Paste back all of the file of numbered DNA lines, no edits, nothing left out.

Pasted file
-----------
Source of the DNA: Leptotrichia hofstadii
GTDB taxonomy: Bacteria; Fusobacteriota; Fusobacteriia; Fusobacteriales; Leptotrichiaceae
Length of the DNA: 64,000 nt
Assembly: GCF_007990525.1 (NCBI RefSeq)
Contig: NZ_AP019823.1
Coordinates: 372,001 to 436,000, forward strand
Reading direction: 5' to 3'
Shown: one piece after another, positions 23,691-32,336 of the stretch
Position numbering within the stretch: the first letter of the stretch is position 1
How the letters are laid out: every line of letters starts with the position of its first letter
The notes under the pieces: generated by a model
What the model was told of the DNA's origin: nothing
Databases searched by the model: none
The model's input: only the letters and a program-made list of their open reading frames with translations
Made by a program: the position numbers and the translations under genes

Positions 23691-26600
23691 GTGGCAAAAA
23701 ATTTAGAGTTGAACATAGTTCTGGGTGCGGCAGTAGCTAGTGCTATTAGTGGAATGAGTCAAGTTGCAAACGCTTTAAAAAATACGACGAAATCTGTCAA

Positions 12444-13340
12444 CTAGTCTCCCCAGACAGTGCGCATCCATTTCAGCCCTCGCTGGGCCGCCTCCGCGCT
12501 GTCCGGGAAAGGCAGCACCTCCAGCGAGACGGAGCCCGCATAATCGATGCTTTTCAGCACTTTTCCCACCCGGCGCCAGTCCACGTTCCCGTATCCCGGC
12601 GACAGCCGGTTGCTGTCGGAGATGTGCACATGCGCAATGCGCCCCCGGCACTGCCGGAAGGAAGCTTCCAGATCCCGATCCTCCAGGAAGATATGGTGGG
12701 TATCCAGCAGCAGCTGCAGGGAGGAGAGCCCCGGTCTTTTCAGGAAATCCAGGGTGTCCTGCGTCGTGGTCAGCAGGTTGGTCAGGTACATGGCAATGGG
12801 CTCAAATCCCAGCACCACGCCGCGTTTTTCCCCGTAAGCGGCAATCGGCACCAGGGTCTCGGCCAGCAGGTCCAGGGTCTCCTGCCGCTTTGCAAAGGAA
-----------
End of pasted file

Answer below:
Source of the DNA: Leptotrichia hofstadii
GTDB taxonomy: Bacteria; Fusobacteriota; Fusobacteriia; Fusobacteriales; Leptotrichiaceae
Length of the DNA: 64,000 nt
Assembly: GCF_007990525.1 (NCBI RefSeq)
Contig: NZ_AP019823.1
Coordinates: 372,001 to 436,000, forward strand
Reading direction: 5' to 3'
Shown: one piece after another, positions 23,691-32,336 of the stretch
Position numbering within the stretch: the first letter of the stretch is position 1
How the letters are laid out: every line of letters starts with the position of its first letter
The notes under the pieces: generated by a model
What the model was told of the DNA's origin: nothing
Databases searched by the model: none
The model's input: only the letters and a program-made list of their open reading frames with translations
Made by a program: the position numbers and the translations under genes

Positions 23691-26600
23691 GTGGCAAAAA
23701 ATTTAGAGTTGAACATAGTTCTGGGTGCGGCAGTAGCTAGTGCTATTAGTGGAATGAGTCAAGTTGCAAACGCTTTAAAAAATACGACGAAATCTGTCAA

Positions 12444-13340
12444 CTAGTCTCCCCAGACAGTGCGCATCCATTTCAGCCCTCGCTGGGCCGCCTCCGCGCT
12501 GTCCGGGAAAGGCAGCACCTCCAGCGAGACGGAGCCCGCATAATCGATGCTTTTCAGCACTTTTCCCACCCGGCGCCAGTCCACGTTCCCGTATCCCGGC
12601 GACAGCCGGTTGCTGTCGGAGATGTGCACATGCGCAATGCGCCCCCGGCACTGCCGGAAGGAAGCTTCCAGATCCCGATCCTCCAGGAAGATATGGTGGG
12701 TATCCAGCAGCAGCTGCAGGGAGGAGAGCCCCGGTCTTTTCAGGAAATCCAGGGTGTCCTGCGTCGTGGTCAGCAGGTTGGTCAGGTACATGGCAATGGG
12801 CTCAAATCCCAGCACCACGCCGCGTTTTTCCCCGTAAGCGGCAATCGGCACCAGGGTCTCGGCCAGCAGGTCCAGGGTCTCCTGCCGCTTTGCAAAGGAA